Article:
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  1. #51

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    Quote Originally Posted by cris1xy View Post
    Thanks Marc. I feel I can get more from a teacher when I actually have a little more mastery of certain things. Still trying to get my arpeggios down for example and some things I think I should know so I can follow along with a teacher and make the most of that experience. But hey maybe I'll give it a go sooner than planned. I'll also check out Pete's website and definitely consider him thanks for the suggestion
    I'd argue the exact opposite is true. If you find a good teacher (someone who knows how to play jazz really well), they will help you to learn the things you need to learn in the right order and more efficiently, because as someone who doesn't have a clear knowledge of the path, by yourself you will likely just end up piling up lots of unusable fragmented knowledge and skills and spend ages trying to sew everything together to be actually able to play (I went through that experience and observed other people going through the same). No course or book can tell you what's your next step, only a good teacher can. Once, over the course of a couple of months of weekly lessons and lots of woodshedding, the path becomes clearer to you, it will be much easier for you to navigate all the extra material like the courses you linked and you will know which one is good for you next.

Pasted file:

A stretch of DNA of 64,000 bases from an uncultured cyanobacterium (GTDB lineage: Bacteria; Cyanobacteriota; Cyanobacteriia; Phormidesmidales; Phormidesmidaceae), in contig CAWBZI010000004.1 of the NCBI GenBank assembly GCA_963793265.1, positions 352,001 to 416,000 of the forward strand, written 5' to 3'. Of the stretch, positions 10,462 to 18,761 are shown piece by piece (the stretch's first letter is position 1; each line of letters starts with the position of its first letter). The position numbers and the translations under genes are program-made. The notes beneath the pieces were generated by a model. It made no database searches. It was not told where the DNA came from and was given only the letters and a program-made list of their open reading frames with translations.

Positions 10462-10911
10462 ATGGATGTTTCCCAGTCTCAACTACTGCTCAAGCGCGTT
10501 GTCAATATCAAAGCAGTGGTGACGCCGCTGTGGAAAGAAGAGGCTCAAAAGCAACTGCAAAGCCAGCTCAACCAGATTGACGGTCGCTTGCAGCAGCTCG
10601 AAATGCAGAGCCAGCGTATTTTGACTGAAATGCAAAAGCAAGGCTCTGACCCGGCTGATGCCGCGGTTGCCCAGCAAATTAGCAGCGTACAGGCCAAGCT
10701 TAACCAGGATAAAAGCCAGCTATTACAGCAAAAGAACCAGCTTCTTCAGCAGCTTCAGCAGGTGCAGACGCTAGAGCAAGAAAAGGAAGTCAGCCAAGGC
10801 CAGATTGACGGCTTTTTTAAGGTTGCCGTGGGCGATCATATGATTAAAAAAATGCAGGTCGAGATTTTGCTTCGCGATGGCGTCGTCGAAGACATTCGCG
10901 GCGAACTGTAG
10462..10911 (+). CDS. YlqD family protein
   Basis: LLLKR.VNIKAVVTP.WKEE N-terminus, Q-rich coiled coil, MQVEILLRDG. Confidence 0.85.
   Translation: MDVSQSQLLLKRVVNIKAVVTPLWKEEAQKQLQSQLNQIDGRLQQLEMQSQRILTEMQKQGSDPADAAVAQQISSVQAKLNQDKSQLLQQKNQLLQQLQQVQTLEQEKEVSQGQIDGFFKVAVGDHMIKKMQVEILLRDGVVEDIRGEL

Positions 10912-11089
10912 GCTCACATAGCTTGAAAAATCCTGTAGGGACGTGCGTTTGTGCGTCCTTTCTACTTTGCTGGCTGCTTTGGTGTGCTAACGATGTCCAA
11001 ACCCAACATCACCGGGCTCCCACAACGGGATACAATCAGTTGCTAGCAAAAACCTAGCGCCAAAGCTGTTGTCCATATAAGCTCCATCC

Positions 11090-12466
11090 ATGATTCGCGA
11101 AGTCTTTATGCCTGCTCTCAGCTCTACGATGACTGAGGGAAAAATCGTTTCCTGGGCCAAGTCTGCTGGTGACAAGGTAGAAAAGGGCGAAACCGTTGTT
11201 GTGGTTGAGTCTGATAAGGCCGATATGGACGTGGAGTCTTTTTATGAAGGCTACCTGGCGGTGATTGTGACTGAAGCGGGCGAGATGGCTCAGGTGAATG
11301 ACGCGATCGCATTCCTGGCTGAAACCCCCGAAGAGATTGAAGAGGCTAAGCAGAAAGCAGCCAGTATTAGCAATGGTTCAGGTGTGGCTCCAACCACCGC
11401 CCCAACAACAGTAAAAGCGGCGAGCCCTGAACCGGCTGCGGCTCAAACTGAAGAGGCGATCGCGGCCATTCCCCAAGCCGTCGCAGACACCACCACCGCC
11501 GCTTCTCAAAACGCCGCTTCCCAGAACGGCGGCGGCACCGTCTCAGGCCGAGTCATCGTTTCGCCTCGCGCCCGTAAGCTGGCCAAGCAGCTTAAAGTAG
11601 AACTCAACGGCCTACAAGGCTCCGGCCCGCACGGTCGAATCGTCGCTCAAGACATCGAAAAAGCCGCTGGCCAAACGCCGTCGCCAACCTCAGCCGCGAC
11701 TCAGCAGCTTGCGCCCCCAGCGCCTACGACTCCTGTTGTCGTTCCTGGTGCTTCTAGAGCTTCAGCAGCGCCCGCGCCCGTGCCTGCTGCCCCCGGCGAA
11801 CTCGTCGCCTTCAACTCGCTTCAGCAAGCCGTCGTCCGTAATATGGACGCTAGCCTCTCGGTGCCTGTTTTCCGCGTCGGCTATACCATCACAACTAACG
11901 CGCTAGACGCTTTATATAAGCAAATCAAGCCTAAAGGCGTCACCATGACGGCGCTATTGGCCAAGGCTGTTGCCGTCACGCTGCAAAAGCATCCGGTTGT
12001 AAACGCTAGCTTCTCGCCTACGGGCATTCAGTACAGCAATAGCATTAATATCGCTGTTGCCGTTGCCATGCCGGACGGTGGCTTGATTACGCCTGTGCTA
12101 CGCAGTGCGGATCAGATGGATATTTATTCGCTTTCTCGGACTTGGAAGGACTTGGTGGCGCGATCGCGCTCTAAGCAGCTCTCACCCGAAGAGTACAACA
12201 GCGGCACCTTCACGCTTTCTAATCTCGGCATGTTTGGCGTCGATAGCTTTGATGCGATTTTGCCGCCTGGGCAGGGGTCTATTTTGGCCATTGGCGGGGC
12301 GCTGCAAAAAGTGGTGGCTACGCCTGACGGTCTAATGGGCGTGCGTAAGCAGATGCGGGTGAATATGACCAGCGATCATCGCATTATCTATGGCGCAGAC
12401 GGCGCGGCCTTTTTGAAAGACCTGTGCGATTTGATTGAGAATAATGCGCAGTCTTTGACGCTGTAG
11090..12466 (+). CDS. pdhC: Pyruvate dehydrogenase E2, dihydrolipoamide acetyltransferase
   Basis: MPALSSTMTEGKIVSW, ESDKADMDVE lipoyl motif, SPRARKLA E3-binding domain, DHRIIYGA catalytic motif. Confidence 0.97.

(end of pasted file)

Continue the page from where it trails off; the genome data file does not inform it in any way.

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    The Jazz Guitar Chord Dictionary
     
  3. #52

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    Quote Originally Posted by chameleon View Post
    I'd argue the exact opposite is true. If you find a good teacher (someone who knows how to play jazz really well), they will help you to learn the things you need to learn in the right order and more efficiently, because as someone who doesn't have a clear knowledge of the path, by yourself you will likely just end up piling up lots of unusable fragmented knowledge and skills and spend ages trying to sew everything together to be actually able to play (I went through that experience and observed other people going through the same). No course or book can tell you what's your next step, only a good teacher can. Once, over the course of a couple of months of weekly lessons and lots of woodshedding, the path becomes clearer to you, it will be much easier for you to navigate all the extra material like the courses you linked and you will know which one is good for you next.
    You are very right. However I broke things down very simply to focus on learning tunes by ear, vocabulary and just get my technique up and going. I did not have any highly recommended jazz teachers close by and with life and all going on it wasn’t possible. I chose a course that a lot of others on here spoke about and I’m taking it from the ground up plus it comes with some private lessons so it comes down to what you are saying I do need some direction from a teacher. That plus a few books at a time (I have a lot). I do see some progress from the time I first posted this to now. Once this is done I do plan to find a local teacher to study with regularly.